Casting has been announced for the new UK tour of The Trials of Oscar Wilde, which has been co-written by Oscar Wilde’s own grandson, Merlin Holland. John Gorick (Holby City, BBC; The Picture of Dorian Gray, Trafalgar Studios) revives his memorable performance as Oscar Wilde playing opposite Rupert Mason (Eastenders, BBC; The Tempest, RSC) as Edward Carson and the Marquess of Queensbury.
Also joining the cast are Patrick Knox (Macbeth, Orange Tree Theatre; The Canterbury Tales, Nottingham Theatre Royal) as Sir Edward Clarke and Benjamin Darlington (Waiting for Godot, European Arts Company; King John, RSC) as Charles Parker and Alfred Wood.
Using the actual words spoken in court, the production delves into the scandalous events that saw Wilde charged with gross indecency. The audience has a ringside seat at the so called ‘trial of the century’ and can feel what it’s like to be in the company of a flawed genius – as this less than ideal husband is suddenly reduced to a man of no importance.’
This production shows Oscar Wilde fighting for his art as well as his life. Wilde’s grandson commented: “Over the years, there have been a number of attempts to tell the story of my grandfather on stage but none of them has really managed to bring alive the drama of Oscar’s courtroom appearances. Using the actual words from the libel trial, and with a careful reconstruction of Wilde’s prosecution by the Crown for homosexuality, it’s a chance for audiences to see the real Oscar for the first time. The Trials of Oscar Wilde should be an obligatory part of every young person’s education to teach them the meaning of tolerance and, more than ever in today’s world, about the appalling consequences of blinkered homophobia. This production shows him fighting for his art as well as his life and we get a real sense of Oscar’s intellect at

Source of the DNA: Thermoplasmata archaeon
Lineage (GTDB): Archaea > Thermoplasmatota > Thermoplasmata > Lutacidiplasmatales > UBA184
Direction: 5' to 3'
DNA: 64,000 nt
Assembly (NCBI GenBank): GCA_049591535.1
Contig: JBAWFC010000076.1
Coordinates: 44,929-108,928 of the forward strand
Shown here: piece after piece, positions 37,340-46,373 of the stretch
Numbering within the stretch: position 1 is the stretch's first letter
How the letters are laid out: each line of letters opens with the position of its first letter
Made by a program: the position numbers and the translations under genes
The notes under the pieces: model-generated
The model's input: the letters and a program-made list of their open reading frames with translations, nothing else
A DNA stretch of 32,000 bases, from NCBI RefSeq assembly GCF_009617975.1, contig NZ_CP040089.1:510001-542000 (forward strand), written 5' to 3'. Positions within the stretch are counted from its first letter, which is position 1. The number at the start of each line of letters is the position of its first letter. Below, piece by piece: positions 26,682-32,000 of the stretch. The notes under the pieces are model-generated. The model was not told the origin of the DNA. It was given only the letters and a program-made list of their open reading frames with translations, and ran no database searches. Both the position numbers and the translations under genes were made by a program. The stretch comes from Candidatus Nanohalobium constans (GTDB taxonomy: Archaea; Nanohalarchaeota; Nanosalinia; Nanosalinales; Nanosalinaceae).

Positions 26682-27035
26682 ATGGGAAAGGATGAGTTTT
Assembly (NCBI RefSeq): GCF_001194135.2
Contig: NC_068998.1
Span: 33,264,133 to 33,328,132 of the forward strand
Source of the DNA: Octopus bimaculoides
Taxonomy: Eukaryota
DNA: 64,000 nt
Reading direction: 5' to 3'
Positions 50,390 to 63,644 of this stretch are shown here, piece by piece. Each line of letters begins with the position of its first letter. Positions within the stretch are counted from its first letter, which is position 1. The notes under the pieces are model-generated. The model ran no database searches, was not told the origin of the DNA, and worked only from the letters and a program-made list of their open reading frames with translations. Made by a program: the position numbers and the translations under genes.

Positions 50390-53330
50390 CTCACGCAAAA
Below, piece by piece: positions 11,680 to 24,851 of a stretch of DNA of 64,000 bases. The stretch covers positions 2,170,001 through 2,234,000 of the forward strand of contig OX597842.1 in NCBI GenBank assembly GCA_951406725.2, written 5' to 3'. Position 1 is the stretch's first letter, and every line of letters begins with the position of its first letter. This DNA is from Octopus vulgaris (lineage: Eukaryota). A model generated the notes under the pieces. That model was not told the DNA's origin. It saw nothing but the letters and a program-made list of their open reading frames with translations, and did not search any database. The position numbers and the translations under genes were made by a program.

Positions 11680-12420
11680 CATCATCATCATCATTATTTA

full stretch – his complexity, wit and deep humanity.”
This national tour of The Trials of Oscar Wilde will help to support the important work of the LGBT charity Stonewall in promoting equality. Although Wilde’s trial and imprisonment was124 years ago, he was only officially pardoned in 2017. However, what happened to Wilde in 1895 is happening to LGBTQIA+ people all over the world today. Stonewall estimates that same-sex relationships are still illegal in 72 countries and in eight of those, they are punishable by death.
The Trials of Oscar Wilde will embark on a UK tour from 26th March until 1st June